Monday, January 21, 2008

The Super Powers Anti-Coloring Book (1984)

I've always been a big believer in the "Melting Pot" notion of America, seeing as I was a white boy growing up in the barrio within ghetto apartments. This meant while there were other crackers in houses that went to my school, my neighborhood consisted of apartments filled (often quite literally) with a Latino majority. As a matter of survival, this meant I hung with mostly black and sometimes Vietnamese kids as a minority clique. It also meant that I had a sense of personal identity formed under such adverse conditions with such diverse influences that no place on earth can quite replicate them, and I'll always be amongst people "other" than my singular myself. Might help explain a few things, eh?

Anyway, in the late 80's I moved from Houston to a suburb of Las Vegas for a year. I went from being among the poorest of the poor in the pot to being the poorest of the poor amongst affluent white kids who though ah tahlked funny. This was where my misanthropy and true outsider status was born. One example of culture shock was the "Pic 'N' Save" retail chain. Being poor white trash, I was no stranger to second hand thrift stores, flea markets, and upscale establishments like K-Mart and Woolworth's. What was unfamiliar was a discount store selling brand newish product like our spotlighted $3.95 squarebound activity book for just 98 cents. A steal, I tell you!

Conceived by Susan Striker, initially with Edward Kimmel, there was apparently a whole line of these suckers, but you know I was all about Super Powers. Each page featured partial illustrations by Jose Delbo, with large gaps intended to be filled by a child's imagination with mild coaxing from the author. Wonder Woman stands on the wing of her invisible jet on the upper right corner of a page wrapped in a star scape bordered by the wide berth of a magic lasso. "I've flown into outer space to capture an alien. What does it look like?" Green Lantern, Batman, Wonder Woman, Superman, Green Arrow, Robin, Supergirl, and Flash encircle a page. "The Super Powers hear an important bulletin on their wrist communicators! What is it?" The Front Page of the Daily Planet shows nothing but blank lines, space for a photo, and the headline, "Latest News Scoop!" by Lois Lane. You were given a two page spread to design the new Robinmobile, Aquaman discovers new undersea life, you could create a board game, add your fingerprints to the Bat-Computer, and much more. Great fun, though I was a wretched artist and insisted on filling the text sections with inane and cryptic continuity linking disparate pictures to a "story" complete with indicia indicating "issues" reprinted in this "trade." I missed my true calling as a frustrated assistant editor, clearly.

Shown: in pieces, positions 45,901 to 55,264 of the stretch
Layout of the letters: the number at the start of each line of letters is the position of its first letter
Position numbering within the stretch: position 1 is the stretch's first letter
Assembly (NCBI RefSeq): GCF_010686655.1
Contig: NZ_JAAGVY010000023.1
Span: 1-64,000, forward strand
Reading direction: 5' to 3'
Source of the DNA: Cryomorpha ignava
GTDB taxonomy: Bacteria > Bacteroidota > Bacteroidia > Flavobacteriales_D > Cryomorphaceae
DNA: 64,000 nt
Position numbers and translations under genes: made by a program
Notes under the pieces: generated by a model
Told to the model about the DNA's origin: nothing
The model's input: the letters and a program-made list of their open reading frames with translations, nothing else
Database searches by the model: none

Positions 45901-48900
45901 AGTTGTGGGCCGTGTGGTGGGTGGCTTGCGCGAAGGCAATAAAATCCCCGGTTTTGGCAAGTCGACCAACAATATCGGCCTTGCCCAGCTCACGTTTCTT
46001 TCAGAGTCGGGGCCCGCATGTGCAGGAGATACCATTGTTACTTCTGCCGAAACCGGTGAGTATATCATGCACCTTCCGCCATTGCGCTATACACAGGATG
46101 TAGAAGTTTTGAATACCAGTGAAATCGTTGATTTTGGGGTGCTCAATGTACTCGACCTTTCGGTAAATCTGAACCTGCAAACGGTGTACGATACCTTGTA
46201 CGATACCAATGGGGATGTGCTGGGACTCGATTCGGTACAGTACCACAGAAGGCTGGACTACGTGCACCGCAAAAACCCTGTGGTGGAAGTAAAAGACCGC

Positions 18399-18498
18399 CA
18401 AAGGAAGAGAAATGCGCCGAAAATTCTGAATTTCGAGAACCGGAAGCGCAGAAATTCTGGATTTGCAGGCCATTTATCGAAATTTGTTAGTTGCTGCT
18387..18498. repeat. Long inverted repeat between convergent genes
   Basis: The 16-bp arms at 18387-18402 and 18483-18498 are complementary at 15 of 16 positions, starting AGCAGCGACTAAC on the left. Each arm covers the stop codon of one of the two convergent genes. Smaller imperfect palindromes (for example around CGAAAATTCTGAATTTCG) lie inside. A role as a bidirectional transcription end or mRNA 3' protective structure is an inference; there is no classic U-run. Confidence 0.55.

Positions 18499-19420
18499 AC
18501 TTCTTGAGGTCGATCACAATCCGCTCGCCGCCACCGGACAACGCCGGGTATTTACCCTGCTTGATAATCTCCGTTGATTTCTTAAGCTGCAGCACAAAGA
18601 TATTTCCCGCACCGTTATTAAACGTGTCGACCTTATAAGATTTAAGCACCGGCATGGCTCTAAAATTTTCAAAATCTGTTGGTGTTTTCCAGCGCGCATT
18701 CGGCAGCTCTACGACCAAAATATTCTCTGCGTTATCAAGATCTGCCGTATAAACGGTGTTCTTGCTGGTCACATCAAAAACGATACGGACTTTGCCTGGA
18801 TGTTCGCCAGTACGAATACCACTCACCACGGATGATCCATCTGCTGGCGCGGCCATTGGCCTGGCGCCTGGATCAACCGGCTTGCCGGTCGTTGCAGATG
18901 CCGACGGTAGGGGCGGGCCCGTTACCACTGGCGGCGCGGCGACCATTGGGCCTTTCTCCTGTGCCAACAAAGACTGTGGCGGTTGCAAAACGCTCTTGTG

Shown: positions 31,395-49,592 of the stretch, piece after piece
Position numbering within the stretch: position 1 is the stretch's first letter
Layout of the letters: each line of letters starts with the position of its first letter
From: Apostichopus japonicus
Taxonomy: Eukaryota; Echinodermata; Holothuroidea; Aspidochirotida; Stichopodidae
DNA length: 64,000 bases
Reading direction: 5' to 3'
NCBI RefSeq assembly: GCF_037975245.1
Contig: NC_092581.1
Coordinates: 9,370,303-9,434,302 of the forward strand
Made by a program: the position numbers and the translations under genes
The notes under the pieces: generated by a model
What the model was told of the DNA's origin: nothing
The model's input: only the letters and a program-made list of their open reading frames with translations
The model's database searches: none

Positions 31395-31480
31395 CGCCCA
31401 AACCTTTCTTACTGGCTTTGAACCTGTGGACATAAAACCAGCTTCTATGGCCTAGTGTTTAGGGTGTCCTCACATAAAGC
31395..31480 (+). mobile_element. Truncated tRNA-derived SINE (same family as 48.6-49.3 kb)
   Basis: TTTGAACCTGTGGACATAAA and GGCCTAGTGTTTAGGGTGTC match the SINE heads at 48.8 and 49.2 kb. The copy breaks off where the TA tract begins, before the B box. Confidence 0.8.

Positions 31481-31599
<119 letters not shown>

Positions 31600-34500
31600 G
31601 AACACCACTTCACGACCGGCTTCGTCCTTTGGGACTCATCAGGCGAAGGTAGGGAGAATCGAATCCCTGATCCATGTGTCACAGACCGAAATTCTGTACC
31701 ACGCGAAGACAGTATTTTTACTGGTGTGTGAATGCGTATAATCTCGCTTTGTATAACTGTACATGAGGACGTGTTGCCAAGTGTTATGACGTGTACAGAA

Sadly, J'Onn J'Onzz received attention that could be measured in millimeters, as last guy on the right in the front page group shot (which I'd swear was swiped from Jose Luis Garcia Lopez.) This sad little appearance is featured below, larger than originally published and colored by one of those silly four-slot ink pens (black, blue, red, green) you never see anymore. Whoever thought I'd be nostalgic for one of those poorly functioning contraptions?

Speaking of the melting pot, dig that cover. The kid with the bangs could pass for Latino, so the only way to make this thing more diversity friendly would be to have him wearing the tiara...


Michael Netzer said...

You have great gift and honesty. I also grew up in a housing project and melting pot in a rough Detroit neighborhood. But I was into paint by number sets and couldn't get into coloring books. Very nice post.

Diabolu Frank said...

Oh, that was one of the only coloring books I ever owned, and you'll note, it's technically an "activity" book. All my money went to comic books and action figures. I didn't get a bike until I was twelve, and I owned a handful of toy guns. Oh wait-- we had some video games too. But seriously, 98% of my worldly possessions were clothing, comics, and action figures.